South Korean director Kim Ki-duk, who won the top award at the Venice Film Festival in 2012 but later faced allegations of trying to force an actress into shooting off-script sexual scenes, has died at the age of 59.
The Baltic News Service cited Latvia-based Russian documentary filmmaker Vitaly Mansky, president of an international documentary film festival in Riga, as saying Kim died after falling ill there with Covid-19.
Kim’s death was indirectly confirmed by the Foreign Ministry in Seoul, which said a “South Korean male in his 50s died while being treated for Covid-19 at a hospital in Latvia during the early hours of December 11 local time”.
It declined to identify the director due to privacy concerns.
Kim travelled to Latvia on November 20 to buy a house in Jurmala, a seaside resort near the capital Riga, and to apply for a residence permit, the Lithuanian public broadcaster said.
He won the top prize at the Venice Film Festival with his 2012 film Pieta, a brutal mother-and-son tale of revenge and redemption. He also won prizes for best director at festivals in Venice and Berlin, and another at the 2011 Cannes festival for his movie Arirang.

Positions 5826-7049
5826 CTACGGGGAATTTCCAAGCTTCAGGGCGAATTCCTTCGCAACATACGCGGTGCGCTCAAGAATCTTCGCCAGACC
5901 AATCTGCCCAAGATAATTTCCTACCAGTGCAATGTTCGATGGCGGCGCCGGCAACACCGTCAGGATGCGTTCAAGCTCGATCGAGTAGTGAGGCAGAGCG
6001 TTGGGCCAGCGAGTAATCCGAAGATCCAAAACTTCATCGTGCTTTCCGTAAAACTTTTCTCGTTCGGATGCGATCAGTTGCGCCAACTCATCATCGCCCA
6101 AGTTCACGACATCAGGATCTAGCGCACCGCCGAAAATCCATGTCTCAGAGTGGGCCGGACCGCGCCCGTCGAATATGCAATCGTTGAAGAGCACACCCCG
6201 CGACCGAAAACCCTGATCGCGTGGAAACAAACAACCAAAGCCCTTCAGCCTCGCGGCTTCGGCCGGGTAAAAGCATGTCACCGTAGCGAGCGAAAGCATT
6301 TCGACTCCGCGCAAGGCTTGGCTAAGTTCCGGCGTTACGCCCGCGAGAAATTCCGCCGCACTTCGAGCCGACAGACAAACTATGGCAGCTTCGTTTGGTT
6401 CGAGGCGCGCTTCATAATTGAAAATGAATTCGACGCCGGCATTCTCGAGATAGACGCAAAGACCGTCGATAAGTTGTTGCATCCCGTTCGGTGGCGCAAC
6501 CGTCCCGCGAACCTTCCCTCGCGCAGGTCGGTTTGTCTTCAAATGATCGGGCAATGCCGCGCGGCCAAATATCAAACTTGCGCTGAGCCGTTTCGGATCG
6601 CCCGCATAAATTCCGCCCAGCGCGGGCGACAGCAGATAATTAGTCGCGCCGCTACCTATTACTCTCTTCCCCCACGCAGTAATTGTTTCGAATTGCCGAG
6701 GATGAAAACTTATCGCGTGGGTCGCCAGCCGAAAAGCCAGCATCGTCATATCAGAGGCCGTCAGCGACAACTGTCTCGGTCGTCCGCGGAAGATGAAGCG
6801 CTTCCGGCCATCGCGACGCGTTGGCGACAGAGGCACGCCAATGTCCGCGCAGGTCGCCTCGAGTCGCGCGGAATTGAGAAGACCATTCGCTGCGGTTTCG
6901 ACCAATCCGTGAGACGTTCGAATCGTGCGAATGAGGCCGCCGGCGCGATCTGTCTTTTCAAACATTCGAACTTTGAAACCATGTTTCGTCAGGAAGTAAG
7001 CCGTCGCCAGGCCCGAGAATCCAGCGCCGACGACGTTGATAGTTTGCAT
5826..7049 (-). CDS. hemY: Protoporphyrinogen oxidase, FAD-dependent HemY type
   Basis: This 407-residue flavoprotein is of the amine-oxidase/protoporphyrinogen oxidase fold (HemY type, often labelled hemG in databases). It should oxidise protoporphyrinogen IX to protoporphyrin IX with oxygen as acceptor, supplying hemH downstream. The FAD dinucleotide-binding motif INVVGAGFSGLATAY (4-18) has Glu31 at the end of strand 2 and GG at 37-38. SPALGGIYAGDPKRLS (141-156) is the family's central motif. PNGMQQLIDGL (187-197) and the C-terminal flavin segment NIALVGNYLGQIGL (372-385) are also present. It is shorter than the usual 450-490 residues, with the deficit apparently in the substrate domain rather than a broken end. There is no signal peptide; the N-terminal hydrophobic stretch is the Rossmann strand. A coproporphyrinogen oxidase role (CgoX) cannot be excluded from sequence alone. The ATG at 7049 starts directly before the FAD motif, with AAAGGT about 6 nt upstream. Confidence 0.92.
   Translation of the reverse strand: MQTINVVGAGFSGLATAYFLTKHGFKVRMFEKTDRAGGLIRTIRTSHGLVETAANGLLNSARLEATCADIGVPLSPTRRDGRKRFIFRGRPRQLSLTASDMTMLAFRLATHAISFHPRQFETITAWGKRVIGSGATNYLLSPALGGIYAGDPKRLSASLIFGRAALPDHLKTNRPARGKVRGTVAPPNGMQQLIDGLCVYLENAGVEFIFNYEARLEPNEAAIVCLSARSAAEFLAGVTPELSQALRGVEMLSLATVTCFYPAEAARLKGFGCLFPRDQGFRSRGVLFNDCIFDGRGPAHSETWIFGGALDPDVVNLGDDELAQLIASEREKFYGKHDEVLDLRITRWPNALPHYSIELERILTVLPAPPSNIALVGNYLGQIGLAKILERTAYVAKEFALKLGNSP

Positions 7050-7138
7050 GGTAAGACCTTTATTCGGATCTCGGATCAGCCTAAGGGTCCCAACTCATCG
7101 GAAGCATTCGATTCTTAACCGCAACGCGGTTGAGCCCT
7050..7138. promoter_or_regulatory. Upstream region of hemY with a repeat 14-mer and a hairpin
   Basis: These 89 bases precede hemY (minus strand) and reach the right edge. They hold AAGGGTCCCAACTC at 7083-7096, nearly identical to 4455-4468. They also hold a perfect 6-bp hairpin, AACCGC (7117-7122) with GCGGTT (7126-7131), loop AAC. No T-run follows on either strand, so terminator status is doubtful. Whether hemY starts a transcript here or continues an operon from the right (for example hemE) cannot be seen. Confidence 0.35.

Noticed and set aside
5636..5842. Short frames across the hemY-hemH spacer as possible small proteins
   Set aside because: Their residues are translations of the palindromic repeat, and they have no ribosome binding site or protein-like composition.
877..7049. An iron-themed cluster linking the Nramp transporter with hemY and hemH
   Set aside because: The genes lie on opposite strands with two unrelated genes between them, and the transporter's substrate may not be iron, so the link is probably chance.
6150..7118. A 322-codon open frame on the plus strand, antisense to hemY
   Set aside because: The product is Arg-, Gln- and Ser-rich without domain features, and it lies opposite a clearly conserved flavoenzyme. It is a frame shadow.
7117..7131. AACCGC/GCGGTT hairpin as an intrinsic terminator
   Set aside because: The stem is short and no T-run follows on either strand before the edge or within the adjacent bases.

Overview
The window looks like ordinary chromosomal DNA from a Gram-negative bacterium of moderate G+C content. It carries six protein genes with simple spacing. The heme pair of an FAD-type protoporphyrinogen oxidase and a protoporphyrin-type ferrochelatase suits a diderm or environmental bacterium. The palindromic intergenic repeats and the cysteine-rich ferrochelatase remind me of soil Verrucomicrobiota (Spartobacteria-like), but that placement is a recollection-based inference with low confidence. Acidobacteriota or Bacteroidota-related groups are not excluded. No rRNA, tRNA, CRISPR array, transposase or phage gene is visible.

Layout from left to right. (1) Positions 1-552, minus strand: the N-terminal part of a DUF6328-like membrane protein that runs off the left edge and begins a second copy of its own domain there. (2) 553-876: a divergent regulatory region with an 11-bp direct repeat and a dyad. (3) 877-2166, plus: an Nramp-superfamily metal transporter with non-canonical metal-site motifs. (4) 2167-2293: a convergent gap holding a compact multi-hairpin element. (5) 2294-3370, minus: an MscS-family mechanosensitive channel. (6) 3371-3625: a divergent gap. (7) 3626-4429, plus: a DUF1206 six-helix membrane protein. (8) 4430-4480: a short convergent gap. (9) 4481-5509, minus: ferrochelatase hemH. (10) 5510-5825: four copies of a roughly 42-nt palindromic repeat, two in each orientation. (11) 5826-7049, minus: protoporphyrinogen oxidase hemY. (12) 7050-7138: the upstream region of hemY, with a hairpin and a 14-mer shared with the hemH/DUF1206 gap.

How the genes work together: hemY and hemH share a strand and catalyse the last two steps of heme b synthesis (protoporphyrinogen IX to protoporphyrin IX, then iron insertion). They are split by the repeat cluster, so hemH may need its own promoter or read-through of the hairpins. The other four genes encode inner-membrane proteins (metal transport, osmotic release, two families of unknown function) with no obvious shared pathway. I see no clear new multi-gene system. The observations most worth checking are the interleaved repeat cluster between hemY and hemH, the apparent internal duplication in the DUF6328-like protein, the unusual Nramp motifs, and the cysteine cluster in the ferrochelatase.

While his movies often won critical acclaim, many moviegoers, especially women, considered them disturbing because of excessive violence and depictions of rape and castration.
A year after the Venice success, he faced the allegations at home, which he vaguely denied, saying there had been a misunderstanding.
The actress dropped out and the movie, Moebius, a dark and violent story about an estranged family, was finished with a different actress.
Kim’s career in South Korea effectively ended in 2017-18 after three actresses made new accusations on investigative news show PD’s Notebook, which was broadcast on Korean public broadcaster MBC.
The South Korean Foreign Ministry said its embassy in Riga was contacting the man’s family and offering help in arranging a funeral.